1. Mitch Richmond, Guard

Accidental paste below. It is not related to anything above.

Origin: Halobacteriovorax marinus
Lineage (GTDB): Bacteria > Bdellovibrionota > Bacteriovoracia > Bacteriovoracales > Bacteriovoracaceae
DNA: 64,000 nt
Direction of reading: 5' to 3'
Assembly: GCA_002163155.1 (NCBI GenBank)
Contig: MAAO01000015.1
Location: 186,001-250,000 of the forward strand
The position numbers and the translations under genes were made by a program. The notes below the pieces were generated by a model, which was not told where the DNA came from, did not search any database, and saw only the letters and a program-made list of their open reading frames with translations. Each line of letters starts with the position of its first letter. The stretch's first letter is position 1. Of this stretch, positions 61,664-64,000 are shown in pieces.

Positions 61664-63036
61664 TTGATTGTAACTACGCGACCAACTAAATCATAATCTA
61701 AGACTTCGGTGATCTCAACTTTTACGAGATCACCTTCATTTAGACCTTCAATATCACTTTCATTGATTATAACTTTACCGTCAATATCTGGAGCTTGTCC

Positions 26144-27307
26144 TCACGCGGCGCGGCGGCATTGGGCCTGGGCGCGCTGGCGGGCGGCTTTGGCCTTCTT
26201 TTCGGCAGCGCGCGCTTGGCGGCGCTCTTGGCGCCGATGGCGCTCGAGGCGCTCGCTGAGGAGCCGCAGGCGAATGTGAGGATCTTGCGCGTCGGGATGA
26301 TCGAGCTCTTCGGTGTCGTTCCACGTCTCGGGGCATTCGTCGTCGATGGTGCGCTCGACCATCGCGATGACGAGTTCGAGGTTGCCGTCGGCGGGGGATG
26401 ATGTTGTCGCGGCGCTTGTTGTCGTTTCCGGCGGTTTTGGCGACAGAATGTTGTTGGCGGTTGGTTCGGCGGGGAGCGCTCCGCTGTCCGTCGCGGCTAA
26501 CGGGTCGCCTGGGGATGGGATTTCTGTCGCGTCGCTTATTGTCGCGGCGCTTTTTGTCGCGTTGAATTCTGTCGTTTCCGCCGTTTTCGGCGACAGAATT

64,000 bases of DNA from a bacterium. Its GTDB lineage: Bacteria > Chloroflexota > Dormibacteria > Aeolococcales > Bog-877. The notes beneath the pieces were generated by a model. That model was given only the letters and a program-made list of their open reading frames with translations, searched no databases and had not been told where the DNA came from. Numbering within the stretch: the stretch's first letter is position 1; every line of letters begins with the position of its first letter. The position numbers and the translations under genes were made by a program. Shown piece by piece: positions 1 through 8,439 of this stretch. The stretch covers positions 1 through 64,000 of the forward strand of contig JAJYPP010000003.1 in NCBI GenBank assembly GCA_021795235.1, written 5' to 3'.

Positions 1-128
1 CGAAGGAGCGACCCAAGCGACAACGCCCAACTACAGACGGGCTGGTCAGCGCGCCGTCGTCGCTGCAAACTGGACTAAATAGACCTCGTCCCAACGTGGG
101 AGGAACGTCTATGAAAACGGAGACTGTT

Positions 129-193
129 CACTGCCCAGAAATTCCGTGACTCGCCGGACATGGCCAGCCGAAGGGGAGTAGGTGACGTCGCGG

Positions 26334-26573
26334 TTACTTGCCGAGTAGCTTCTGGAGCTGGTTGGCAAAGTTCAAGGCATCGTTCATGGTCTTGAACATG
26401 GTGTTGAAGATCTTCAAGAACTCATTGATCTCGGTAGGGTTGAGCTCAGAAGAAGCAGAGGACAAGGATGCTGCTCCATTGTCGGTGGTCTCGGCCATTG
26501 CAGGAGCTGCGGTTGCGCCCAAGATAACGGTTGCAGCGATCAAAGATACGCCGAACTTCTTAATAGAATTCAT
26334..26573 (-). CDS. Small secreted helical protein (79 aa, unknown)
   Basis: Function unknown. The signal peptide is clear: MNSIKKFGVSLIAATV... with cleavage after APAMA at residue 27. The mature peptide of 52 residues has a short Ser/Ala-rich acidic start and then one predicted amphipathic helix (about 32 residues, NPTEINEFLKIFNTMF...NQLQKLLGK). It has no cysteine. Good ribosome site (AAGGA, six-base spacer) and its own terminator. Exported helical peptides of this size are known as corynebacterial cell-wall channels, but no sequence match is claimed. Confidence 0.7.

When Michael Jordan says that you’re one of the hardest players to guard and your game virtually has no weaknesses, that’s saying a lot. Jordan expressed these words for longtime Sacramento King shooting guard Mitch Richmond, who I believe was the second best shooting guard during this era (yes, better than Reggie Miller). The stats don’t lie. Richmond is only one of seven players to average at least 21 points per game in each of his first 10 seasons. The other six players? Richmond joins NBA greats Wilt Chamberlain, Kareem Abdul-Jabbar, Michael Jordan, Shaquille O’Neal, Allen Iverson and Oscar Robertson. The only reason why you’ve never heard of this guy? Likely because he was playing for the bottom-feeder Kings, who were rarely on television and only reached 30 wins three times during Richmond’s seven seasons with the team. It also doesn’t help that Richmond’s best teammate throughout those seasons was Wayman Tisdale, who never averaged above 17 points a game during his seasons with Richmond. If anybody should be crying, it should be Mitch. Richmond was more than just a great player, he was a great professional, not once demanding a trade or even demanding some help on the court. It is truly a shame that Richmond landed in Sacramento, because if he was on a team with a star or two, he probably would have been a first-ballot Hall of Famer and debated as one of the best two-guards of all time. However, Richmond did get a championship ring with the Los Angeles Lakers in 2000-2001, but he played sparingly as it was the last season of his 14 year career.